Backgrounder: The House Republican Campaign Committee, Puppet Master of the General Assembly

January 29, 2017

“No one will really understand politics until they understand that politicians are not trying to solve our problems. They are trying to solve their own problems – of which getting elected and re-elected are No. 1 and No. 2. Whatever is No. 3 is far behind.” — Thomas Sowell.

by Cmdr. John Pickerill

The Indiana General Assembly opened its session in January. It is now the fifth straight year Republicans have had a Democrat-proof supermajority in both House and Senate. You would think by now they would have enacted new bulwarks protecting every one of the core beliefs in the GOP Platform (limited government, federalism, freedom from government interference, sanctity of life, second amendment, fiscal responsibility and so forth).

Plenty of bills were introduced supporting these beliefs but few saw the light of day. Instead, we have spending increases and new government programs. And this year, House Speaker Brian Bosma is proposing a tax increase. What happened?

For the answer you need to know how a bill really becomes a law. I don’t mean the School House Rock “I’m Just a Bill” version, I’m talking about the follow-the-money version. At its center is the House Republican Campaign Committee (HRCC), a group unaccountable to and outside of the democratic process.

This committee nonetheless is the most powerful political organization in Indiana. Most House GOP legislators have surrendered control of their election campaign — fundraising, planning, spending — to the HRCC with the promise that the HRCC (and political consultant “Mark It Red”) will protect incumbent Republicans if they face a challenger in the next election.

And that’s how they keep getting re-elected. Today, when a legislator gets campaign donations you can bet they turn over the lion’s share to the HRCC, often $10,000 or more at a time. The HRCC brought in over $2.3 million in 2016 alone. And this gives its chairman, Brian Bosma, incredible leverage.

Bosma already has huge influence as Speaker. He alone decides which bill is assigned to which committee. He alone appoints every member of those committees including chairmen. In turn, a committee chairman has absolute power to decide if a bill gets a hearing or dies in committee. It’s probably no coincidence that most chairmen make huge donations to Bosma’s HRCC.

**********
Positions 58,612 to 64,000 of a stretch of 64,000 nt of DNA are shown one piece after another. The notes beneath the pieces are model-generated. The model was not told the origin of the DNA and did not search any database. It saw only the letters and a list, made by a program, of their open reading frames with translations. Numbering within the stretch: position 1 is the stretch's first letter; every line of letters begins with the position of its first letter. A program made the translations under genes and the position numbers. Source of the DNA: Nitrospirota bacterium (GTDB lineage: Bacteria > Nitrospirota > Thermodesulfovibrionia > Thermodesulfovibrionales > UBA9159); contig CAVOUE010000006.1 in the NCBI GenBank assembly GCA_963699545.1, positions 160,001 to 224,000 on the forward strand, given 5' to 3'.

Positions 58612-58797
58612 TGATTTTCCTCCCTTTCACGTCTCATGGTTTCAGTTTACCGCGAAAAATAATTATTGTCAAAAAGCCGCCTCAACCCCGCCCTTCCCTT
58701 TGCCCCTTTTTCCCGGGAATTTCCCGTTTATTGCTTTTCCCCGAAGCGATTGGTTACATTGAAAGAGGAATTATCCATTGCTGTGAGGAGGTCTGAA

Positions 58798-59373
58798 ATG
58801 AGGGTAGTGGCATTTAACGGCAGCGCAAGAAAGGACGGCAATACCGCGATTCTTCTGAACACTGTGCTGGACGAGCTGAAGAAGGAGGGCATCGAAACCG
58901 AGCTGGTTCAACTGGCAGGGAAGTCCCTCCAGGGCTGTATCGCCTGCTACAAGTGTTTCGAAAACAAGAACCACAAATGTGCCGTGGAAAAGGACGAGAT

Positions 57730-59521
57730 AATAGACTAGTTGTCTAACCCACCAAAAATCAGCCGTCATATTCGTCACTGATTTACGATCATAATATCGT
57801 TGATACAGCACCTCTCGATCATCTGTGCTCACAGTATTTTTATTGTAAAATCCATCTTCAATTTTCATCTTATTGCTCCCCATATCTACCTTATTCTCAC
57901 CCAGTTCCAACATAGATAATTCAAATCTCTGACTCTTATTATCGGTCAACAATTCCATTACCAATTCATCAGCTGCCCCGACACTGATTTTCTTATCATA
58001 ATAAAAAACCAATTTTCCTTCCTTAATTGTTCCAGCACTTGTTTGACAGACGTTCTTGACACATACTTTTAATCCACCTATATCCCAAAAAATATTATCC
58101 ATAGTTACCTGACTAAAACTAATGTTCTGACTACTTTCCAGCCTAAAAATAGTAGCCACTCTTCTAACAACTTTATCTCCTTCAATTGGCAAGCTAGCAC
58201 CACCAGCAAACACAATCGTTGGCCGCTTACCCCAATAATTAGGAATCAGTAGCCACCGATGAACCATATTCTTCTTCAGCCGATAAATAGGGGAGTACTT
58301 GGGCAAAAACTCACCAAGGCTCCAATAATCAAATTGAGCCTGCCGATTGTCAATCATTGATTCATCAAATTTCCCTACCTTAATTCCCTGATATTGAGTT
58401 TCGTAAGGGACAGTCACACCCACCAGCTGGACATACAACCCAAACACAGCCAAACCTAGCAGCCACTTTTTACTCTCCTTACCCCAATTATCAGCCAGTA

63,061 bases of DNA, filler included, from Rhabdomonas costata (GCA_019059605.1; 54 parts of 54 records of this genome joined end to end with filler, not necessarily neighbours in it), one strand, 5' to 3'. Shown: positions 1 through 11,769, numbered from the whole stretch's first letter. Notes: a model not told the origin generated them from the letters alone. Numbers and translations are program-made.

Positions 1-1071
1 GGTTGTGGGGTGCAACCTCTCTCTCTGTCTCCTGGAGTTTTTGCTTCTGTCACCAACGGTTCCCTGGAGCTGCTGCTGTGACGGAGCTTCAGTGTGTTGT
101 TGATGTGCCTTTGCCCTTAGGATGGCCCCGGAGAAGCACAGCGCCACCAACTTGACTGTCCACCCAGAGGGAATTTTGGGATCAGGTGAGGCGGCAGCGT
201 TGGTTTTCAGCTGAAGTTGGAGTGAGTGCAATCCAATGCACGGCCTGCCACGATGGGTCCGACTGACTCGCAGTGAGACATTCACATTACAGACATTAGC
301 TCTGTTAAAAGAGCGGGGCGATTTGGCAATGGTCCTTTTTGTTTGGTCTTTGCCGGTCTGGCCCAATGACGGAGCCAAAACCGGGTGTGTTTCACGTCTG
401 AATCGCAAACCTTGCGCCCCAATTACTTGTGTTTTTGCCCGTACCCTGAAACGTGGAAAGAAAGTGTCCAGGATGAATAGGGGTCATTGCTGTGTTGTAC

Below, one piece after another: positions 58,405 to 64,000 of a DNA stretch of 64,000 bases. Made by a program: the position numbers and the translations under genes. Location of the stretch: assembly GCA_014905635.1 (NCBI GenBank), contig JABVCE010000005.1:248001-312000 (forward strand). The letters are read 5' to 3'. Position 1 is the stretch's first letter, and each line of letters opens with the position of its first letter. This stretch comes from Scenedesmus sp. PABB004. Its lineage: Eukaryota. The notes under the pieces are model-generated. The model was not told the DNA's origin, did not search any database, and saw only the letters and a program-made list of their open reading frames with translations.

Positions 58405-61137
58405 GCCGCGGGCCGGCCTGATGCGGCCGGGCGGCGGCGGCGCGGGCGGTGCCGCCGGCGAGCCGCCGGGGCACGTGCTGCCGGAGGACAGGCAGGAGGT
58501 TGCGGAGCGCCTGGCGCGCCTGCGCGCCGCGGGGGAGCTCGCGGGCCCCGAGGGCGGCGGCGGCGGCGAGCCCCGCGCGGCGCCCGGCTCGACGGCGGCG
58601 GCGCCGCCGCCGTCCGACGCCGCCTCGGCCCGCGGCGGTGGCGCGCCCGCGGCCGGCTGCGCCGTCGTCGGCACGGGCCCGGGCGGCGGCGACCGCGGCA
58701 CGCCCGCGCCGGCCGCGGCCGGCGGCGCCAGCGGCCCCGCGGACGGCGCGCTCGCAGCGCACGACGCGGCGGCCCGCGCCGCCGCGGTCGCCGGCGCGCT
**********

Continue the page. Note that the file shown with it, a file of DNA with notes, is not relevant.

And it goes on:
In the end, a bill is passed because Mr. Bosma wants it to, because it was just easier for the other Republicans to go-along-to-get-along and not risk their HRCC protection money  — that and loyalty could mean a chairmanship one day. Bucking the system could mean losing campaign funding and (gasp) losing the next election. Principle quickly takes a back seat to staying in office.

What influences Bosma and his legislative agenda each year? If campaign finance reports are any indication, it’s the political action committees (PACs) and those who fund him. In the last four years his personal campaign accepted $2.2 million, his biggest contributors being Indiana Merit Construction PAC, Indiana Multi Family Housing PAC, Zink Properties LLC, Build Indiana PAC, and billionaire Dean White also plopped down $500,000.

But because committee chairmen are bringing in so much money to the HRCC, Bosma is influenced by their donors as well. And it should come as no surprise that Build Indiana PAC (lobbying for road construction companies) made big donations to most of his committee chairmen, most notably Ed Soliday (Roads and Transportation) and Tim Brown (Ways and  Means) who each got $12,000. People looking to buy influence know who has influence. Bosma, Brown and Soliday received more campaign contributions than anyone in the House in 2016 (January-October).

So how does a bill become law? The PACs give Bosma his marching orders, Bosma (with his HRCC carrot) gives legislators theirs, and the HRCC kills deliberation.

John Pickerill, former chairman of the Montgomery County Republican Party, wrote this for the Indiana Policy Review Foundation. A graduate of Purdue University and the Navy Nuclear Propulsion Program, Pickerill retired from the U.S. Navy with the rank of Commander.



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